Mother-of-two with terminal breast cancer forced to get Credit Union loan to access new drug
A MOTHER-OF-TWO battling terminal breast cancer has been forced to get a Credit Union loan to access a new drug that may prolong her life.
Sinead Joyce (47), from west Belfast, is not eligible for the treatment which costs almost £3,000 a month.
Known as Palbociclib (Ibrance), only women who are newly diagnosed with advanced breast cancer can receive the medication for free in Northern Ireland.
The former medical secretary has resorted to getting a loan to pay for a monthly prescription, saying she wants to extend her life to see her sons through their education.
Ms Joyce was first diagnosed with breast cancer in 2009. Six years later, she received the devastating news that the disease had spread.
She is desperate to fund the education of her sons Conor (19) and Pearse (15).
A GoFundMe appeal has been launched by her friends, urging people to "ditch your Friday night takeaway or bottle of wine or even your latte and donate that money to our Sinead".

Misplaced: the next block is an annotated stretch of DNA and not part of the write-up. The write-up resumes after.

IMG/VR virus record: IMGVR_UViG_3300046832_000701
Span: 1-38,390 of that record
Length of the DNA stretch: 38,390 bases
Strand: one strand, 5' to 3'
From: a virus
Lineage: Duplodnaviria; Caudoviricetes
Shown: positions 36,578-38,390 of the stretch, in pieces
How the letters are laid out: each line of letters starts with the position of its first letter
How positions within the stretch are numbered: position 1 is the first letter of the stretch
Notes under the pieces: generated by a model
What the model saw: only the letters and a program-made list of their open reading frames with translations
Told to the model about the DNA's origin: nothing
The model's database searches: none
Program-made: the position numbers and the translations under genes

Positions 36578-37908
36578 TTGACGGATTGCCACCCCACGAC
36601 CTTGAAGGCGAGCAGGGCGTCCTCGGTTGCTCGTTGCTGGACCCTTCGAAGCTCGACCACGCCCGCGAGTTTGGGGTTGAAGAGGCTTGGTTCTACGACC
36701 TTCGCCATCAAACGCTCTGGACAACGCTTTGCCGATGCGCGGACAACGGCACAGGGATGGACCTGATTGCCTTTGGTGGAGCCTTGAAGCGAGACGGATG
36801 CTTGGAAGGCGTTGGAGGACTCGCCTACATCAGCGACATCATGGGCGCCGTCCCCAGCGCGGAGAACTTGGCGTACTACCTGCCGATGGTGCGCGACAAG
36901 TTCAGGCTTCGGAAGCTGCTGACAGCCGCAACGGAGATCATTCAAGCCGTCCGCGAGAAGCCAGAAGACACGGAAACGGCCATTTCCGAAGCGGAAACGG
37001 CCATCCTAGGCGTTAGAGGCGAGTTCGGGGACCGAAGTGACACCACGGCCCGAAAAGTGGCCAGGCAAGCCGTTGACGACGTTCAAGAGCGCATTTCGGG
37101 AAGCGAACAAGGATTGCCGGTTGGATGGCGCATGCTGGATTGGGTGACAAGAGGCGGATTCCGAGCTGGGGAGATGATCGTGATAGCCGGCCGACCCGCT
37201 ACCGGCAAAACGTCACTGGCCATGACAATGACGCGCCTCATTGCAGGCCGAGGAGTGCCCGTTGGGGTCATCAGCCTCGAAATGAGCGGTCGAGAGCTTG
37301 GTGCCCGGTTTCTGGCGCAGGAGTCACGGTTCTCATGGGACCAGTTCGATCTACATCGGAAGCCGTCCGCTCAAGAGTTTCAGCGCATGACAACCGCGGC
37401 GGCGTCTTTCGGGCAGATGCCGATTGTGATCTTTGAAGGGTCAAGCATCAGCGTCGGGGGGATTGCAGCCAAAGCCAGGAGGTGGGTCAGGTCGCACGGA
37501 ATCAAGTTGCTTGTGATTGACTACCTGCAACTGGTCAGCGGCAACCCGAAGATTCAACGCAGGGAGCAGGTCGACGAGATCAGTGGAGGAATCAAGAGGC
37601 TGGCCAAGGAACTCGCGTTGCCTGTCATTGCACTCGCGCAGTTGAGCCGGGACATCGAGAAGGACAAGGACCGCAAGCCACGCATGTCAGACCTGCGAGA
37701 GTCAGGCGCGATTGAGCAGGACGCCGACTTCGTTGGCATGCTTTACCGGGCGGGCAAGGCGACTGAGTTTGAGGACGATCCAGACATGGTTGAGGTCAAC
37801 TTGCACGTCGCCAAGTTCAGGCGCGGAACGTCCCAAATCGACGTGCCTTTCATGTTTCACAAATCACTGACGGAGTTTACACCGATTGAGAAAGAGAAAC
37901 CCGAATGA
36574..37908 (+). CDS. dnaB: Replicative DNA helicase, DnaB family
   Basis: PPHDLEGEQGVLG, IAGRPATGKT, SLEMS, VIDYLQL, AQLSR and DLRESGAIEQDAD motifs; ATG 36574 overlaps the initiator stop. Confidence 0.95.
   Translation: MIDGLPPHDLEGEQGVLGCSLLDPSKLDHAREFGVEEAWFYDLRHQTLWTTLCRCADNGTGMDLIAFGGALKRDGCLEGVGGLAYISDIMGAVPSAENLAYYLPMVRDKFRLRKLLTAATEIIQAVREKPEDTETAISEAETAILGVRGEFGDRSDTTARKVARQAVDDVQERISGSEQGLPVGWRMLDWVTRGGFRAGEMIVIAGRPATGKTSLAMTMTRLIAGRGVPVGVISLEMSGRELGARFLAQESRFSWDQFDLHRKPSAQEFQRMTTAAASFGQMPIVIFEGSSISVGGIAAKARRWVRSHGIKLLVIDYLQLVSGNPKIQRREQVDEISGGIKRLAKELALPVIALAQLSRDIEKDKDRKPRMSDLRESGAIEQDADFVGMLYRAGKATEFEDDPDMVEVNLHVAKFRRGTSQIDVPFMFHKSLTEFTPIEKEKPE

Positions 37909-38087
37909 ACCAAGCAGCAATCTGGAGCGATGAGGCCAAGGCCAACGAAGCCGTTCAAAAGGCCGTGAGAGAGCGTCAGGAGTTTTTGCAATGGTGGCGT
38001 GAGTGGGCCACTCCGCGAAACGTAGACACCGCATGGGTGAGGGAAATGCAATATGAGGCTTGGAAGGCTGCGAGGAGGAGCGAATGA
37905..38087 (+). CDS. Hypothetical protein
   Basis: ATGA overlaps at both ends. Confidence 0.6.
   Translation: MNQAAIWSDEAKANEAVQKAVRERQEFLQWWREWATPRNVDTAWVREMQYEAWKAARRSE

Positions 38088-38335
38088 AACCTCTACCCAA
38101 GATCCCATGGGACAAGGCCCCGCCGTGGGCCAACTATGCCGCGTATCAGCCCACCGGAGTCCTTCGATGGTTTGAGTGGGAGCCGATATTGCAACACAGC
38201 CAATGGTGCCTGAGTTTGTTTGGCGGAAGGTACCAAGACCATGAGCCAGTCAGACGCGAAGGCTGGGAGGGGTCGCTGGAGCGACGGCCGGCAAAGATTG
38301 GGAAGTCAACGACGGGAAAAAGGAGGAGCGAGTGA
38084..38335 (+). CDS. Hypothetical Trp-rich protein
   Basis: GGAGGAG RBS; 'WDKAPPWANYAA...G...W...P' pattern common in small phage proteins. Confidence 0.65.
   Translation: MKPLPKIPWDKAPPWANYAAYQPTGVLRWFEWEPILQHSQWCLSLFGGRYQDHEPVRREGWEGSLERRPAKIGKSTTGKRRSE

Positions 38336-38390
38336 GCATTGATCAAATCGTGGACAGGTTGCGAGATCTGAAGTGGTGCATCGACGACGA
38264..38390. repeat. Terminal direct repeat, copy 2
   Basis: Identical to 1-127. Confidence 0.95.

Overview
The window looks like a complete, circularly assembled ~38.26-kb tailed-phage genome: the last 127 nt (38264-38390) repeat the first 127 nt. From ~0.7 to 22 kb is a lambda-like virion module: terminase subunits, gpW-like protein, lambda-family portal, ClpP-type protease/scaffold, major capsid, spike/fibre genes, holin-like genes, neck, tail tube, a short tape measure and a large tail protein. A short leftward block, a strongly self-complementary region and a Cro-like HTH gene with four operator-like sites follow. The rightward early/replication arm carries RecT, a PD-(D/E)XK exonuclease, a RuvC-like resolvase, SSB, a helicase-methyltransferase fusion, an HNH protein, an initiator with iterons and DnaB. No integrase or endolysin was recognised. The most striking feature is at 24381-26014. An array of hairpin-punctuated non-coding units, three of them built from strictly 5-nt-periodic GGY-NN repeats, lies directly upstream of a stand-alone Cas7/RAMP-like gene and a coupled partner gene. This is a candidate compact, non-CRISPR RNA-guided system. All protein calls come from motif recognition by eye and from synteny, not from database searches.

The campaign has now raised more than £13,000 - with a target set of £25,000.
The Belfast woman said she was overwhelmed by the fundraiser and told Belfast Live: "I was offered chemotherapy, which would only extend my life for a couple of months.
"There was no way I would accept that if those were going to be the last memories for my children.
"Then I heard Palbociclib could extend my life for longer, with some people in the US surviving on it for a couple of years.
"But under NICE (National Institute for Health and Care Excellence) guidelines it can only be prescribed for a new patient with secondary breast cancer.
"I had Credit Union money to get my bathroom done so I thought I would use that for my first month. I am trying to save my life here so I don't want to accept what is, in my opinion, a second class drug.
"One of my sons is sitting his GCSEs and the other is doing an acting degree at Bath Spa University. I want to see them through school."